Credit downgrades can be an opportunity for high yield investors. Our multi-factor credit strategy is able to distinguish between fallen angels that will subsequently recover and those that will remain weak.
The coronavirus pandemic and subsequent demand crisis has led to an unprecedented surge in the number of bonds downgraded from an investment grade rating to high yield (so-called ‘fallen angels’).
For a corporate bond investor, the implication of such a downgrade depends on the perspective. An investment grade investor would consider fallen angels a threat, while a high yield investor would typically view them as an opportunity. In this article we investigate the performance of fallen angels, and show how we are able to distinguish between fallen angels that will subsequently recover and those that will remain weak.
Rating agencies continually evaluate ratings, potentially leading to an upgrade or downgrade of a company’s rating. The price impact directly after an upgrade or downgrade is usually small, because the change in creditworthiness is priced in beforehand.1 The exception is a rating change that moves a bond from investment grade to high yield, or from high yield to investment grade, because constrained investors are forced to quickly sell their positions. For fallen angels, this mechanism can even lead to serious market inefficiencies, because the supply of fallen angels from the investment grade market is often too large to be efficiently absorbed by the smaller high yield market.
To assess the price pattern of fallen angels, we perform an event study on a 36-month window around the downgrade date, where the window starts 12 months before the downgrade and ends 24 months thereafter. Month 0 marks the point where the bond is downgraded (intra-month) and from month 1 onwards the bond is part of the high yield universe.
Figure 2 shows the results of the event study, averaged over all events in the January 1994 to June 2020 research period. The credit spread of a fallen angel is shown in Panel A and shows a three-phase pattern: widening ahead of the downgrade, inflection around the downgrade date and tightening thereafter. There is not a full recovery, though, owing to the higher risk associated with the acquired high yield rating.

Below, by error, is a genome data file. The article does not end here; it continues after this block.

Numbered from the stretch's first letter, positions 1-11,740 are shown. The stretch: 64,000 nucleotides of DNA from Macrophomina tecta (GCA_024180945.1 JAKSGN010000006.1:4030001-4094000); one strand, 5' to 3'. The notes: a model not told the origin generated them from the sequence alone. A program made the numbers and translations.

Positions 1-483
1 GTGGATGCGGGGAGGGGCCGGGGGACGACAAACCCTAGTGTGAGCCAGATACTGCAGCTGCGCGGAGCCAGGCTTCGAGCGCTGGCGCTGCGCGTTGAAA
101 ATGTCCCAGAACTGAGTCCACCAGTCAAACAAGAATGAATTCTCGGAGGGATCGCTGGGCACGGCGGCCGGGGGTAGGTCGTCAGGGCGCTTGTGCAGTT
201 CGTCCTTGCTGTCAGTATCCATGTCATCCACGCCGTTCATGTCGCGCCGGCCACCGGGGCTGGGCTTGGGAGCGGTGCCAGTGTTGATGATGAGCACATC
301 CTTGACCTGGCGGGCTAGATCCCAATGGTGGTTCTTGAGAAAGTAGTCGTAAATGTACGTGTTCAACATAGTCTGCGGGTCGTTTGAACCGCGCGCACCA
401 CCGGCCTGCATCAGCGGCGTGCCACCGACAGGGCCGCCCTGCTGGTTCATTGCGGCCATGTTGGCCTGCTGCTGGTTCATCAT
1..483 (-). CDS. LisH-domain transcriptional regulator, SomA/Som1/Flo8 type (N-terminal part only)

Because it is likely that movements in market spreads influence the credit spread pattern, we next compare the returns of fallen angels to peers in terms of credit rating, sector and maturity.2 The cumulative outperformance of fallen angels around the downgrade is shown in Panel B of Figure 2. It shows the same three-phase pattern as Panel A, but inverted (as returns and spreads move in opposite directions). Fallen angels underperform their peers a few quarters before the event; especially in the last quarter, and most strongly in the month of the downgrade, when the forced selling of constrained investors pushes the price down even further. Thereafter, relative performance turns positive and stays positive for up to 24 months after the downgrade, as high yield investors start buying the fallen angels and the downgraded companies start taking measures to repair their creditworthiness.
This performance pattern indicates that selling a bond directly after the downgrade is likely to be the worst possible moment to do so.
Given the above results, the question arises whether an investor should simply buy all fallen angels, or if there is a way to distinguish between fallen angels that subsequently recover and those that don’t.
This is where our extensive experience with the value factor comes into play, as it is used to identify the attractiveness of corporate bonds given their risk. In other words, it assesses whether a bond is attractively priced (‘cheap’), or not (‘expensive’).3 To test the ability of the value factor to select the ‘right’ fallen angels, we compare the performance of fallen angels with high value scores in the month after the downgrade (top quintile, ‘Q1’) to the performance of fallen angels with low value scores (bottom quintile, ‘Q5’).
Panel A in Figure 3 shows the cumulative outperformance against peers for these cheap and expensive fallen angels, according to our value factor; Panel B shows the performance difference between the two groups. The cheap fallen angels (Value Q1, blue line) underperform more until the downgrade, after which they start to considerably outperform the more expensive fallen angels (Value Q5, orange line). In fact, the cheap fallen angels perform so well after the downgrade that the event window-return turns positive.
The expensive fallen angels, on the other hand, do not experience much of a reversal at all. So instead of buying all fallen angels indiscriminately, by using our value factor, we can discern outperforming from underperforming fallen angels.
Our Multi-Factor Credits and Multi-Factor High Yield strategies invest in fallen angels based on their attractiveness from a factor perspective. This research reinforces our belief that the bottom-up approach to investing in our multi-factor credit strategies is warranted.
1See e.g. Norden, Weber, 2014, “Informational Efficiency of Credit Default Swap and Stock Markets: The Impact of Credit Rating Announcements”, Journal of Banking & Finance
2To construct the peer groups, we use the methodology of Ben Dor and Xu, 2011, “Fallen Angels: Characteristics, Performance, and Implications for Investors”, Journal of Fixed Income; peer groups are defined based on industry (financials, industrials, and utilities) and credit quality (A and higher, BBB, BB, B, and CCC and lower); in addition, with the exception of the lowest credit-quality category, separate buckets are constructed for short/intermediate and long maturity bonds (up to ten years and above ten years, respectively), resulting in a total of 27 peer groups.
3See our 2016 white paper “Smart Credit Investing: The Value Factor”.
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